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Stan Stewart is a pianist

translating fear into creative energy

I had a Twitter conversation recently that invited me to look at the ways that I could use creative outlets to constructively involve the energy from feelings. That’s a mouthful, huh?

Feelings as the energy of the moment

I think that feelings are e-motion or energy-in-motion. (I think I first heard this concept from my friend and mentor, Cynthia Winton-Henry.) I don’t need to become attached to them. In fact, that would be a waste, because they are just going to move on. Like a wave of energy, they are here now and gone in a moment.

Many of us will remember stories from psychology 101 about the fight-or-flight response that is connected with fear. This visceral response certainly makes it more challenging. The impulse is either to respond to the adrenal rush by throwing punches or running away. But in societal situations, we have to try to cope with the fear itself and, for some, this becomes an overriding focus. But it doesn’t need to be. As the e-motion approach to fear suggests, “this too shall pass.”

Keep in mind that much of what I’m saying here can be applied to other emotions (anger, sadness and so on). In my case, fear just happens to be the one that I identify as the main source of creative derailing for me, so I’m focusing on it. Translate to your preferred emotional train wreck, as necessary.

Fear is usually an emotion that’s telling us that something is happening that goes against what we want. (This can also be true of other emotions, of course.) So, my assumption here is that the positive outcome of fear happens when we re-focus our attention on our desire and what brings us passion. If I stay fixated on the fear itself, it will be in control. If I shift my focus to what I want, something new can happen.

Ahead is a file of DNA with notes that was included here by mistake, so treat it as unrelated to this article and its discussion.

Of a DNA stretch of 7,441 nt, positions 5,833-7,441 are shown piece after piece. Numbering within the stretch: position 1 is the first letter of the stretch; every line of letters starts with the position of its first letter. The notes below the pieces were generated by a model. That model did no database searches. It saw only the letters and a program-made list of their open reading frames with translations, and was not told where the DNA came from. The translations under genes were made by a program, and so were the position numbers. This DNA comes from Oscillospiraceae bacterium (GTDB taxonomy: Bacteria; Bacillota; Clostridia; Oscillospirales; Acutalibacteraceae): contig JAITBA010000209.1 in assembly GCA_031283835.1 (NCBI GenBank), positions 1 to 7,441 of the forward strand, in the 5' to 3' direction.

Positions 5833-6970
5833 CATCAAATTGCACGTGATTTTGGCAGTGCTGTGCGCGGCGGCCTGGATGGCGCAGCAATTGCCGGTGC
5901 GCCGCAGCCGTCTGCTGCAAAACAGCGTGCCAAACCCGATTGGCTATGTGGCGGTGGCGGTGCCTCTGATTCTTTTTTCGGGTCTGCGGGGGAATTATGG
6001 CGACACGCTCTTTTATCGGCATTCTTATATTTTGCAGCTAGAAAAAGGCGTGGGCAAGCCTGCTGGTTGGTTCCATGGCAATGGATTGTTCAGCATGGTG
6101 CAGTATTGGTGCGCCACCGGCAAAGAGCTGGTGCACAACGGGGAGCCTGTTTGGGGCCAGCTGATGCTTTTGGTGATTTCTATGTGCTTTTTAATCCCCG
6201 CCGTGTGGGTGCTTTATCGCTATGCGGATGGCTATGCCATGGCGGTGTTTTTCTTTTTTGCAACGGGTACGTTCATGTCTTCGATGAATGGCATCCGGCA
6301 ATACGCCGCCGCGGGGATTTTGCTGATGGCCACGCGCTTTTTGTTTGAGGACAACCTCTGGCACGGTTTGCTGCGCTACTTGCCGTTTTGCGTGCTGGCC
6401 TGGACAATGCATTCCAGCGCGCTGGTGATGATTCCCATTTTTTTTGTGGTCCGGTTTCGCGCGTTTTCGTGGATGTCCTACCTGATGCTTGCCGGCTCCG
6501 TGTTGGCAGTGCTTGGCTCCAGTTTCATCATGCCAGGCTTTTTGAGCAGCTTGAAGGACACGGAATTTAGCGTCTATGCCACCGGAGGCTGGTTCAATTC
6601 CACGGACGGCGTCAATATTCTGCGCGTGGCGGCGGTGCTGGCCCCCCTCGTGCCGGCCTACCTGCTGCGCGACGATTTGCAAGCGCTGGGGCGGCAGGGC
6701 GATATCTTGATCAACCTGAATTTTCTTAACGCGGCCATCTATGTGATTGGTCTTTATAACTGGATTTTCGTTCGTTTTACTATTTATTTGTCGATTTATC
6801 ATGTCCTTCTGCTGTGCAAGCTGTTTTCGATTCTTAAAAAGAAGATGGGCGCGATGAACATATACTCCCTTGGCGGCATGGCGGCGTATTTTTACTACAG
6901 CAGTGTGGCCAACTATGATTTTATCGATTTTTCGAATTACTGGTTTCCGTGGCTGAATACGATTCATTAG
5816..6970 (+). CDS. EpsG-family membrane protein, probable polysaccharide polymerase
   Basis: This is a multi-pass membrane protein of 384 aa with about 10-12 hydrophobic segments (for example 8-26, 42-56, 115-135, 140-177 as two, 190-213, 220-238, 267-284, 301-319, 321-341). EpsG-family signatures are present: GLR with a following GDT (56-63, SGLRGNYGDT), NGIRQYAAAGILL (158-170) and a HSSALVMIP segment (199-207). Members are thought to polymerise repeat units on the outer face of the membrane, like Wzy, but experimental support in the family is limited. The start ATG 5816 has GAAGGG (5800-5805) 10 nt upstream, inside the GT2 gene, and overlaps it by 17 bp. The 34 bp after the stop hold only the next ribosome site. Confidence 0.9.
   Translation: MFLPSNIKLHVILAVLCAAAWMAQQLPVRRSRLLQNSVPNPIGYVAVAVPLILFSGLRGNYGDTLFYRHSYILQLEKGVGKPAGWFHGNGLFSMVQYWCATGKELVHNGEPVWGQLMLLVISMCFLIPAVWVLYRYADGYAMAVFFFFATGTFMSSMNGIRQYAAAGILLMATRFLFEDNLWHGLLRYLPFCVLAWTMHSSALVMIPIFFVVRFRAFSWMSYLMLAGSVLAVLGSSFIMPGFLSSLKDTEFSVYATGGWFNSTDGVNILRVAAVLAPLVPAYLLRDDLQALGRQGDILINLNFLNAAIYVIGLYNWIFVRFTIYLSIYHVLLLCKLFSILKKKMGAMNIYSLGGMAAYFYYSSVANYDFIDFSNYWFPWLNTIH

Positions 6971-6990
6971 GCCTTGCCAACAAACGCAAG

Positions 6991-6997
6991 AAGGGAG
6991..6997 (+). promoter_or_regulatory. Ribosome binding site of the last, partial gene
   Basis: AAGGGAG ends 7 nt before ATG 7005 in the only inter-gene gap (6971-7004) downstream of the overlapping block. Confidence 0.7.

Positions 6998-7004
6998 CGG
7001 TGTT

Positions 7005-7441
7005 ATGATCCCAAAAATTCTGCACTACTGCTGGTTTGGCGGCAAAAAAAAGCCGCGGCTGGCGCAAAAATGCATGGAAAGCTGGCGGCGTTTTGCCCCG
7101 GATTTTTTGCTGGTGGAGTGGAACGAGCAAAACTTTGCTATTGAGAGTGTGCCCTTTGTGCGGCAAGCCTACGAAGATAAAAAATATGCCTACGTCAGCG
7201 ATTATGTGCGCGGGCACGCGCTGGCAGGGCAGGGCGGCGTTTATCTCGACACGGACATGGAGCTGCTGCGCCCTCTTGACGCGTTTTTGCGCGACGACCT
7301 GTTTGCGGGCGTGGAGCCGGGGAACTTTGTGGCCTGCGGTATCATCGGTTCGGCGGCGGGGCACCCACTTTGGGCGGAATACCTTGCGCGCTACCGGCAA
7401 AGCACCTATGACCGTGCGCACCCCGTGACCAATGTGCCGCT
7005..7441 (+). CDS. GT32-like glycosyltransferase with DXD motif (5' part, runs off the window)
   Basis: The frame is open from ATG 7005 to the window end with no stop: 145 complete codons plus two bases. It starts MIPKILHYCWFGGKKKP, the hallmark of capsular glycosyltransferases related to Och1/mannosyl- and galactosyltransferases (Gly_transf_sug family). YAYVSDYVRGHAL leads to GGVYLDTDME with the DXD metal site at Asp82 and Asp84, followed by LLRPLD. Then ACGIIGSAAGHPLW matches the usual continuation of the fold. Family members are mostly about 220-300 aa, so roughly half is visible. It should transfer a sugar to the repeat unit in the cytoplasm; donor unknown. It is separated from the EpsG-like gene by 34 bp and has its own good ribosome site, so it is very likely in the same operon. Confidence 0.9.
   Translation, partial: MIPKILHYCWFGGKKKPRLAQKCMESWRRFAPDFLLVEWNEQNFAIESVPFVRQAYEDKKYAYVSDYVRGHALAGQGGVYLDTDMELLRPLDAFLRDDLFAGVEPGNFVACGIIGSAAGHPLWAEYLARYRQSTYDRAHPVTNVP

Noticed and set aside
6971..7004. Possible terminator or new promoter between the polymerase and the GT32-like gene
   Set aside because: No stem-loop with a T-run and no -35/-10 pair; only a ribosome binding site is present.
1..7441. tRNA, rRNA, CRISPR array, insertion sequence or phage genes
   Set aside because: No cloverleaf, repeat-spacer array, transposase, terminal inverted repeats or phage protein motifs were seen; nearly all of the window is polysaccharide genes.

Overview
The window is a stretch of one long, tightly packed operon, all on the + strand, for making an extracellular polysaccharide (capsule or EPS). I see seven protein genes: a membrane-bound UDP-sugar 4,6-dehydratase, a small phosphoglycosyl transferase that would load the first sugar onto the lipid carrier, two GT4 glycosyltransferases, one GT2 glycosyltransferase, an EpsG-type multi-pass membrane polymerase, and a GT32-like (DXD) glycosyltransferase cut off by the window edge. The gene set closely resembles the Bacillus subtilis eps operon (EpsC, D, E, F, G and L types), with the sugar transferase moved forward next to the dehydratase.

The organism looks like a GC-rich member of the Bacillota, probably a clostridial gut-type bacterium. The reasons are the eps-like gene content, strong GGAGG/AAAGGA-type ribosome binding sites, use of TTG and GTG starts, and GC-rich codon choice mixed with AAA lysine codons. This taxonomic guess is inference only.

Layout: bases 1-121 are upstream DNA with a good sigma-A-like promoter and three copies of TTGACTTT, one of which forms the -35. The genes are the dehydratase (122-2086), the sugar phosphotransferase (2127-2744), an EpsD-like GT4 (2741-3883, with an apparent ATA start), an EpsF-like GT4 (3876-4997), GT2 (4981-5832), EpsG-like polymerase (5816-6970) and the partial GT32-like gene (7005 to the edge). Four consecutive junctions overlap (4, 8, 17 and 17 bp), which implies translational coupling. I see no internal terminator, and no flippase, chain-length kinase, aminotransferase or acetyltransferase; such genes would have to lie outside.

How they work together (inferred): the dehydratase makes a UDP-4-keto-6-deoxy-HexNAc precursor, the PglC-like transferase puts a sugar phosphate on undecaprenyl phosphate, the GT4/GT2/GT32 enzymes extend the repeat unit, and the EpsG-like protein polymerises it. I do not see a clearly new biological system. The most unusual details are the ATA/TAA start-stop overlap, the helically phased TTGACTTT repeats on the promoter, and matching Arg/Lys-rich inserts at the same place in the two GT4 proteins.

Translating emotional energy into creative energy

So how can fear give rise to beautiful music, art, or other creative outlets? It’s going to sound easy. And I’m the first to admit that it’s not easy in practice. Here are a few things that may help:

  • Remove yourself from the fear stimulus, if possible.
  • Take a deep breath. Let it out with a sigh if you find that helpful.
  • Focus on what you want. If what you desire is not clear, that’s okay. Here are some other things to try:
    • point your thoughts in a general direction of the things you like even if it seems challenging in the moment.
    • move your body to another position or location. Watch your mind shift with your body.
    • think of anything that you consider to be beautiful.
  • Use this “wishful thinking” to develop whatever creative ideas you’re working on (writing a song, painting a picture, developing a performance art piece, etc.).

For a simple example, I had a particular rhythm (triplet) to play on guitar in a piece. On the first run-through in rehearsal, I botched it and I felt fear. (My palms literally got sweaty, my thoughts were racing and noticed the impulse to focus only on the fear/botch.) Since it was a rehearsal, I had the luxury of standing up, shifting my body and taking a breath to help me refocus. What did I want? To be able to play a beautiful rendition of the composer’s piece of music. I experimented with possible down and up-stroke approaches until I had seven different ways to play it!